In his first start, the sophomore comes off an injury for 104 yards, including a 34-yard run.
PULLMAN — Nobody was quite certain what to expect out of Chris Ivory.
The sophomore running back from Longview, Texas, hadn’t played since suffering a concussion against Arizona State on Oct. 6.
Yet with the Cougars backfield banged up, Ivory found out before the game a lot would be expected of him: He’d make his first start, with Kevin McCall only available on a limited basis.
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Ivory responded in a big way, rushing for 104 yards on 15 carries.
“We needed him,” coach Bill Doba said. “He’s a big-time back. Has good speed, and with him, 5- or 6-yard carries become 14-yard gains. It’s sure good to have him back.”
Two weeks ago, in a 27-7 victory over UCLA, starter Dwight Tardy rushed for a career high 214 yards on 37 carries but tore his left ACL on his final carry — a 51-yard touchdown rush — and was lost for the season.
Then, last week, Tardy’s replacement, McCall, suffered a leg injury against California and didn’t practice until Thursday. Coaches weren’t sure how healthy McCall was and wanted to use him in a limited role against the Cardinal.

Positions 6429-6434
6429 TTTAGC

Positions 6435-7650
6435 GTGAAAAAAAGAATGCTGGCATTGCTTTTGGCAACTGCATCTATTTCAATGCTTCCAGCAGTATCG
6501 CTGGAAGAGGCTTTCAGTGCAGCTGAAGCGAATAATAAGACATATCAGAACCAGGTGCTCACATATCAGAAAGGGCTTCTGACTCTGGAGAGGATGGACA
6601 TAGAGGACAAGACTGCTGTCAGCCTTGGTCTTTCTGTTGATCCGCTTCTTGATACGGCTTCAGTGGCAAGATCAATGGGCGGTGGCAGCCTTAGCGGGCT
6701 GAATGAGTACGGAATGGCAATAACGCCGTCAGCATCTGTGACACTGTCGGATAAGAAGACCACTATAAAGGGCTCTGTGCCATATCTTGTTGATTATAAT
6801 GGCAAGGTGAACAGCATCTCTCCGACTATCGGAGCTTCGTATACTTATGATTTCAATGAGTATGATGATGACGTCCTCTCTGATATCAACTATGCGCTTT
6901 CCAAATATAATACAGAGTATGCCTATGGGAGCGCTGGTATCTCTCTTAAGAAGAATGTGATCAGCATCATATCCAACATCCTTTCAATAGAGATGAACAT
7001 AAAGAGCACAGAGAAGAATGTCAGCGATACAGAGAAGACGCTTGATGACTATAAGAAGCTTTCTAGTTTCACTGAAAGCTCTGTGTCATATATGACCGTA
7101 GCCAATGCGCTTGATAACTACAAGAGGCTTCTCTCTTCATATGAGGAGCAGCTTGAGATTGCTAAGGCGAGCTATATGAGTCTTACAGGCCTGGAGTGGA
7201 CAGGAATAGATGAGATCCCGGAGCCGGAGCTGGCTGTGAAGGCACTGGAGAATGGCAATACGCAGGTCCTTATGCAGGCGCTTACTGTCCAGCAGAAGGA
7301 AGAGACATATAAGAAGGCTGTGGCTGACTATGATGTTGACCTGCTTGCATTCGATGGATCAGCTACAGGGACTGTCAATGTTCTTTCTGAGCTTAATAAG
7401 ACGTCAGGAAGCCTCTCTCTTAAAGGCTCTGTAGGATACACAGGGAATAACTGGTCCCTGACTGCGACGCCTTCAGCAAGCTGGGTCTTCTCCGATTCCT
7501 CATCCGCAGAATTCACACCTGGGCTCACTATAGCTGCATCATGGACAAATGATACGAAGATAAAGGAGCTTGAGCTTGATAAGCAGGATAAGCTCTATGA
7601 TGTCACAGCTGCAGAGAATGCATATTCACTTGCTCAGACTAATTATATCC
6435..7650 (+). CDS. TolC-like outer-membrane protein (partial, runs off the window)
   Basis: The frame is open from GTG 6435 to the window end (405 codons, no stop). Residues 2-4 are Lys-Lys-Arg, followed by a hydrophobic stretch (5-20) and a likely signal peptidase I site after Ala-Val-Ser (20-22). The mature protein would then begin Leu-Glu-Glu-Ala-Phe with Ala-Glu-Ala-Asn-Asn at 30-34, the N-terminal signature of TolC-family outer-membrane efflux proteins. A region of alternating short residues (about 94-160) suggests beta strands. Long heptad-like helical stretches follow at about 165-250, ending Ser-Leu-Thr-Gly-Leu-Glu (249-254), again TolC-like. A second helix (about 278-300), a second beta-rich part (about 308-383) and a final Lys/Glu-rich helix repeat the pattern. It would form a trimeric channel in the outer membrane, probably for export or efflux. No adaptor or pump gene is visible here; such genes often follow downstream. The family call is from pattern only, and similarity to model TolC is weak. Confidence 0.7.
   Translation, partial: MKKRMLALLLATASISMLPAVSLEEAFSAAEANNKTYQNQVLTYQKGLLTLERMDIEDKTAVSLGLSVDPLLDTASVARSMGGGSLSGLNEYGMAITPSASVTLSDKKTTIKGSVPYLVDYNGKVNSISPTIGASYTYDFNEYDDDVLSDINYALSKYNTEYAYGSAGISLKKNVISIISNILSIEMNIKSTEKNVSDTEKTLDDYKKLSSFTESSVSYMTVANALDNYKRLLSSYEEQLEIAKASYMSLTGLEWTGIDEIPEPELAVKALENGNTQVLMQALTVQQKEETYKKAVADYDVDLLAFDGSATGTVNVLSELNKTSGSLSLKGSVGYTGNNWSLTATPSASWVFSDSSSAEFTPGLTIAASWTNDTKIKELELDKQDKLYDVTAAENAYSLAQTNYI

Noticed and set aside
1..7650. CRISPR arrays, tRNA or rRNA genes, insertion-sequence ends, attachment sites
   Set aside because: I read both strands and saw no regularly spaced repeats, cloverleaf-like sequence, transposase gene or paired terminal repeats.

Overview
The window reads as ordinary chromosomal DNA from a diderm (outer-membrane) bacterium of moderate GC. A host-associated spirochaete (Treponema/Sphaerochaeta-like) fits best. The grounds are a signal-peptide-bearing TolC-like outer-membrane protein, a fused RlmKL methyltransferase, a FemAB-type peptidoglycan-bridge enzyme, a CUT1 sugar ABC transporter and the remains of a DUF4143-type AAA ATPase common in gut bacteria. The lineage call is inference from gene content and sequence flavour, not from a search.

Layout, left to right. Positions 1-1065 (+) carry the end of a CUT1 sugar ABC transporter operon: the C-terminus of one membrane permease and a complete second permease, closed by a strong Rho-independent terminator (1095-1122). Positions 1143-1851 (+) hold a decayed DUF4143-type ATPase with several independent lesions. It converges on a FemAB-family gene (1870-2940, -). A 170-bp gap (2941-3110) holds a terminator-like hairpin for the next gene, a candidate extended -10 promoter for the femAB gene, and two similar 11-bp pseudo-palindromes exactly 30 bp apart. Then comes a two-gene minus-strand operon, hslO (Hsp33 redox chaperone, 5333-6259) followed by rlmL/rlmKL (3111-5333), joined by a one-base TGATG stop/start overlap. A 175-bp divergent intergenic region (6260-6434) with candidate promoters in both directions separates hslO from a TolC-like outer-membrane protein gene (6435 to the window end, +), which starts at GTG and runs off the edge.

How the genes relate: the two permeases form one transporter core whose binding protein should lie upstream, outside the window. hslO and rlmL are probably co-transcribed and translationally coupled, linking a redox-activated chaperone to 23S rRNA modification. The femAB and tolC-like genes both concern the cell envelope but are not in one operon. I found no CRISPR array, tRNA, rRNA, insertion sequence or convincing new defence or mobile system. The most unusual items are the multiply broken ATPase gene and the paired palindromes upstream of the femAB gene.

“I felt fresh, probably better than I ever have,” Ivory said. “I was expecting to play well. I hadn’t played in so long, I was anxious.”
Ivory turned several runs that initially appeared doomed into positive gains by bouncing off tackles, including one in the second quarter for 34 yards.
“That was a Jerome Harrison play, if you ask me … He was making a lot of runs that reminded me of Jerome Harrison tonight,” offensive lineman Dan Rowlands said of WSU’s star running back in 2005. “He makes us look better.”
“Sometimes I look down the sideline and am amazed at what he does,” wide receiver Brandon Gibson said. “He’s explosive. His first step is just unbelievable.”
In a lot of ways, Saturday’s explosion had long been awaited in Pullman. Coaches and teammates were impressed with his fall camp and knew it was only a matter of time until Ivory burst onto the scene.
“He was [a] guy who, coming into the fall, we knew he had that type of ability,” said quarterback Alex Brink. “The running game was real key for us those past few drives, to control the ball and open up the passing game.”
Ivory did show rust early in the game, however.
He fumbled twice in the first quarter, the first coming on the Stanford 6-yard line, squandering a sure score for WSU. The second came on the Stanford 29, but Ivory recovered it.
He also had to leave the game with cramps in the third quarter, to get stretched out by trainers.
“He kind of ran out of gas there for a while,” Doba said.
The flash showed by Ivory in his first career start had the Cougars excited for the future.
“I’ve been waiting for him to break out for a while now,” Gibson said. “For years to come, people will see how special he is.”